A Review of the Nigerian Energy Industry

GAINS bloc including Nigeria outstripping growth of BRIC nations – Savahna Nightingale

Proposed Badagry mega sea port02 July 2013, London – A new bloc of countries identified as the GAINS bloc – Ghana, Angola, Ivory Coast, Nigeria and Sierra Leone is said to be outstripping the growth of the BRIC nations, Brazil, Russia, India and China.

“We have identified the GAINS bloc – Ghana, Angola, Ivory Coast, Nigeria and Sierra Leone – which has seen significant increases in vessel traffic,” Savahna Nightingale, Savahna.Nightingale@ihs.com disclosed.

“The GAINS bloc expects average GDP growth of 7.9% this year, better than most forecasts for China and significantly higher than Brazil, Russia and India. The bloc is among the fastest maritime growth ports and economies in sub-Saharan Africa,” Nightingale said.
Maritime trade figures – one indicator for growth
“Maritime trade, investment interest and growth in this bloc coincide with global economic growth figures. In 2012, Nigeria’s ports alone saw 40,000 movements. Tema, Ghana’s main port, sees 90% of the country’s cargo throughput and welcomed 3,256 port callings in 2012, while Luanda in Angola was the busiest port in the bloc, attracting 3,592 callings in 2012. Lagos saw 3,368 callings and Abidjan in Côte d’Ivoire 2,718 callings respectively in the same period,” she said.
“In 2012, the two Ghanaian ports collectively handled 19.4 million tonnes of cargo, comprising 4.4 million tonnes of exports and 15 million tonnes of imports and transhipments, an 8% increase on 2011,” Nightingale said.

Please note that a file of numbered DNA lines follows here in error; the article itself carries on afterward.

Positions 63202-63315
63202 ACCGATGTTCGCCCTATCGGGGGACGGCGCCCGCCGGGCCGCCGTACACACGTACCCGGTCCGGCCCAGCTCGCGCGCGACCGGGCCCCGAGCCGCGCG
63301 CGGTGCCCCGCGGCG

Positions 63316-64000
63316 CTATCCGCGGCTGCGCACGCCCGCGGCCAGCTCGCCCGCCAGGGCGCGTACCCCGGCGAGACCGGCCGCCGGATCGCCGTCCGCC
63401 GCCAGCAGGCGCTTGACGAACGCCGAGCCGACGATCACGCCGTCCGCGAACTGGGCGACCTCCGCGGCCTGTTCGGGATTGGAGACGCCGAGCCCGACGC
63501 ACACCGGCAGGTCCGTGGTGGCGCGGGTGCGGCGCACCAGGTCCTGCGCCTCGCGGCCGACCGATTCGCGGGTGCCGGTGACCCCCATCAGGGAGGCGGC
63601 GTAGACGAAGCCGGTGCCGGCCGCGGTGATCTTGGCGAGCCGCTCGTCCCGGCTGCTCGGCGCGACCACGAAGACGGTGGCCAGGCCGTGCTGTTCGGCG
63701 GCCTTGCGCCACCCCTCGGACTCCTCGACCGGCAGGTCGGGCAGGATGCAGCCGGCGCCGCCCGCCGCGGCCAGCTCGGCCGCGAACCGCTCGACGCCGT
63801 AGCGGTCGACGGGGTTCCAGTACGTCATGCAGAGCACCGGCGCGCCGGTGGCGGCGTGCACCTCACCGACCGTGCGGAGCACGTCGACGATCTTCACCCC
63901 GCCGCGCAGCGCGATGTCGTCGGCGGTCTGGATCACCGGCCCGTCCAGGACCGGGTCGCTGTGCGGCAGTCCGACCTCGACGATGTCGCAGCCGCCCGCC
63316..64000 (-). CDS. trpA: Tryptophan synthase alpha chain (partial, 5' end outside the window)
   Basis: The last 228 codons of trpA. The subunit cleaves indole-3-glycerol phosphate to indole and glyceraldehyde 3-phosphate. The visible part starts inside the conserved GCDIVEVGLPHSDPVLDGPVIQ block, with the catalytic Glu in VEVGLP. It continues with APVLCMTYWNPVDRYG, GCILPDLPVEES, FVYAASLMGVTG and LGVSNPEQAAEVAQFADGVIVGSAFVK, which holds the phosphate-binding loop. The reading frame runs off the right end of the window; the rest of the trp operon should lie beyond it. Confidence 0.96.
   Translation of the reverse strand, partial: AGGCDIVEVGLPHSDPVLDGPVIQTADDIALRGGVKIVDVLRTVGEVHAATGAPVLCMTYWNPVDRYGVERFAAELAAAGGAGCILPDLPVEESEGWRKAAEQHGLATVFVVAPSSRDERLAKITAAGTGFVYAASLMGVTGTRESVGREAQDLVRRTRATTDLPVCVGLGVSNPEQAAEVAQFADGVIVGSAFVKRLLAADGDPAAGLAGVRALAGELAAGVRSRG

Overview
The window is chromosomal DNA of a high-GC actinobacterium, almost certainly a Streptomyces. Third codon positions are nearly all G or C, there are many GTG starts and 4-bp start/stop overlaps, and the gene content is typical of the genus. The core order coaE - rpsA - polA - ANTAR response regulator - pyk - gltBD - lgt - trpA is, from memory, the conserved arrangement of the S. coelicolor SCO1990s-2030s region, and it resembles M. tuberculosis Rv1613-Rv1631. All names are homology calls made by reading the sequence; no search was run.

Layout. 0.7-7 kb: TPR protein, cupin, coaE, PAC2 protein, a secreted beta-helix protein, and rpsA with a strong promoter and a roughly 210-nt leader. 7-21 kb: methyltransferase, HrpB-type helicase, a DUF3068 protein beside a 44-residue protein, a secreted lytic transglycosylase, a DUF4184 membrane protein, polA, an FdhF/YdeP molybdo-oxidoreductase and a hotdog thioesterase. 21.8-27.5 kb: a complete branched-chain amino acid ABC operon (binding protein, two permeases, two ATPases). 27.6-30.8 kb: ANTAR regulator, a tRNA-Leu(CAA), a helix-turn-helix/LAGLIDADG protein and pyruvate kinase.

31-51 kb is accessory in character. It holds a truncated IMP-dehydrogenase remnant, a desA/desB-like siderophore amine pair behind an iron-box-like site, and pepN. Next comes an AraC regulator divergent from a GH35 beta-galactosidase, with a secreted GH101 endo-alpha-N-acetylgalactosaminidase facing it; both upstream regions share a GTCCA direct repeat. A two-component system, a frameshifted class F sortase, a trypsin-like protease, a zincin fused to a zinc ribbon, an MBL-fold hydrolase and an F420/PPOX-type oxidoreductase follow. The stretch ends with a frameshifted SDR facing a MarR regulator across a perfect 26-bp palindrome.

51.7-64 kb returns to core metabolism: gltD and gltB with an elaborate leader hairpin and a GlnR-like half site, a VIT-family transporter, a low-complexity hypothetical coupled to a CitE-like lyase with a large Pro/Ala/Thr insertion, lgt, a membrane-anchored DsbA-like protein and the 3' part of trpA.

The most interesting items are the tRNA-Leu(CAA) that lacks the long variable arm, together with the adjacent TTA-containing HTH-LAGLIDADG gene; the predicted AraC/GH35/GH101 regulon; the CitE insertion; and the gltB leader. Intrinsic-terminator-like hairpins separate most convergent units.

“Trade growth demands have led to a number of large infrastructure projects throughout GAINS countries.  Nigeria is positioning itself to become West Africa’s port hub, with four deep-sea ports under construction and plans to develop its own refineries. A $200 million investment in Apapa and West Africa Container Terminal (WACT), Onne, should increase Nigerian cargo throughput by 8–10%/year over the next decade. Other large projects include the Lagos-Abidjan expressway and the expansion of Freetown port in Sierra Leone,” she said in her report.
Key figures – Expected GDP Growth for 2013
Ghana: 8%
Angola: 8.2%
Ivory Coast (Côte d’Ivoire): 8.7%
Nigeria: 7.4%
Sierra Leone: 7.2%
FDI Flows
“Since the 2008–09 financial crisis and recession, FDI flows to Africa, particularly sub-Saharan Africa, have recovered more robustly than they have nearly anywhere else in the world,” said IHS’s Global Economics Director for Africa Karanta Kalley.
“Parts of Asia are the only region to have plausibly outperformed Africa in this regard, but given Africa’s lower place on the development curve, Africa has greater potential for future growth.  The modernisation of African economies, characterised by a rising consumer sector and less reliance on extractive industries, has already progressed further than most analysts realised. This process should gain momentum in coming years,” he continued.
“Governmental challenges, including a variety of conflicts, as well as still-widespread infrastructure deficiencies must be addressed for the subcontinent to realise its potential, but recent economic indicators have mostly exceeded expectations,” Kalley said.
Country
Total FDI (In USD billions)
2008
2009
2010
2011
2012
2013
2014
2015
Angola
1.68
2.21
-3.23
-2.66
-1.38
1.6
1.71
1.81
Côte d’Ivoire
0.42
0.38
0.37
0.38
0.4
0.42
0.44
0.46
Ghana
2.71
1.42
2.53
2.55
2.6
2.62
2.65
2.68
Nigeria
8.2
8.56
5.94
9.51
11.36
10.36
10.58
10.79
Sierra Leone
 
0.07
0.09
0.07
0.08
0.07
0.08
0.08
Country
Annual CPI Inflation (Percentage change from prior year, LCU-based)
2008
2009
2010
2011
2012
2013
2014
2015
Angola
12.5
13.7
14.5
13.5
10.3
8.9
8.6
8.3
Côte d’Ivoire
6.3
1.0
1.7
4.9
1.3
3.4
3.4
3.3
Ghana
16.5
19.3
10.7
8.7
9.2
10.2
9.2
8.8
Nigeria
11.6
11.5
13.7
10.8
11.8
6.7
7.0
7.2
Sierra Leone
14.8
9.3
16.6
16.2
13.8
10.0
9.0
8.5

 

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